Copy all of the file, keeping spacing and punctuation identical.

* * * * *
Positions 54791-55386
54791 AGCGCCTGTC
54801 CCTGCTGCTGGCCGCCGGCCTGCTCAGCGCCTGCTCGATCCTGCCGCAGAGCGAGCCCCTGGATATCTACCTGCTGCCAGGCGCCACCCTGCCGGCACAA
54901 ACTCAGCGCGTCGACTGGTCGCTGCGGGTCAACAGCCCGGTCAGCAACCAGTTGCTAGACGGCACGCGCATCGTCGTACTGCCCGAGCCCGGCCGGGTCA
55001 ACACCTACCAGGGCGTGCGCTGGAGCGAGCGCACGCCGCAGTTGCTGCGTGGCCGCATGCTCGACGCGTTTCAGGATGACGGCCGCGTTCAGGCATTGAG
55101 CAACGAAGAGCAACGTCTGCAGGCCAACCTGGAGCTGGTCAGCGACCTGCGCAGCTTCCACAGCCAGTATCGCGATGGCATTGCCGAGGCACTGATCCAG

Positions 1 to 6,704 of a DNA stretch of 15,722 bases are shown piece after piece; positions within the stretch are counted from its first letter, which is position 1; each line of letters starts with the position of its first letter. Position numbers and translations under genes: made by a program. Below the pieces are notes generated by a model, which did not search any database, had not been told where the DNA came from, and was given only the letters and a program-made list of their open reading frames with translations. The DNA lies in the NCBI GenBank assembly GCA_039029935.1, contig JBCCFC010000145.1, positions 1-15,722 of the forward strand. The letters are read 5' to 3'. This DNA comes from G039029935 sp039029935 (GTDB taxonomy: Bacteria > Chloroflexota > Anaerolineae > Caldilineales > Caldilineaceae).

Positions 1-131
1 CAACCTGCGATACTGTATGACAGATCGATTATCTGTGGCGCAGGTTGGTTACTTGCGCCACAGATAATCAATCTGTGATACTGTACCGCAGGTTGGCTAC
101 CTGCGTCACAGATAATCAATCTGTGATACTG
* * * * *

Positions 54791-55386
54791 AGCGCCTGTC
54801 CCTGCTGCTGGCCGCCGGCCTGCTCAGCGCCTGCTCGATCCTGCCGCAGAGCGAGCCCCTGGATATCTACCTGCTGCCAGGCGCCACCCTGCCGGCACAA
54901 ACTCAGCGCGTCGACTGGTCGCTGCGGGTCAACAGCCCGGTCAGCAACCAGTTGCTAGACGGCACGCGCATCGTCGTACTGCCCGAGCCCGGCCGGGTCA
55001 ACACCTACCAGGGCGTGCGCTGGAGCGAGCGCACGCCGCAGTTGCTGCGTGGCCGCATGCTCGACGCGTTTCAGGATGACGGCCGCGTTCAGGCATTGAG
55101 CAACGAAGAGCAACGTCTGCAGGCCAACCTGGAGCTGGTCAGCGACCTGCGCAGCTTCCACAGCCAGTATCGCGATGGCATTGCCGAGGCACTGATCCAG

Positions 1 to 6,704 of a DNA stretch of 15,722 bases are shown piece after piece; positions within the stretch are counted from its first letter, which is position 1; each line of letters starts with the position of its first letter. Position numbers and translations under genes: made by a program. Below the pieces are notes generated by a model, which did not search any database, had not been told where the DNA came from, and was given only the letters and a program-made list of their open reading frames with translations. The DNA lies in the NCBI GenBank assembly GCA_039029935.1, contig JBCCFC010000145.1, positions 1-15,722 of the forward strand. The letters are read 5' to 3'. This DNA comes from G039029935 sp039029935 (GTDB taxonomy: Bacteria > Chloroflexota > Anaerolineae > Caldilineales > Caldilineaceae).

Positions 1-131
1 CAACCTGCGATACTGTATGACAGATCGATTATCTGTGGCGCAGGTTGGTTACTTGCGCCACAGATAATCAATCTGTGATACTGTACCGCAGGTTGGCTAC
101 CTGCGTCACAGATAATCAATCTGTGATACTG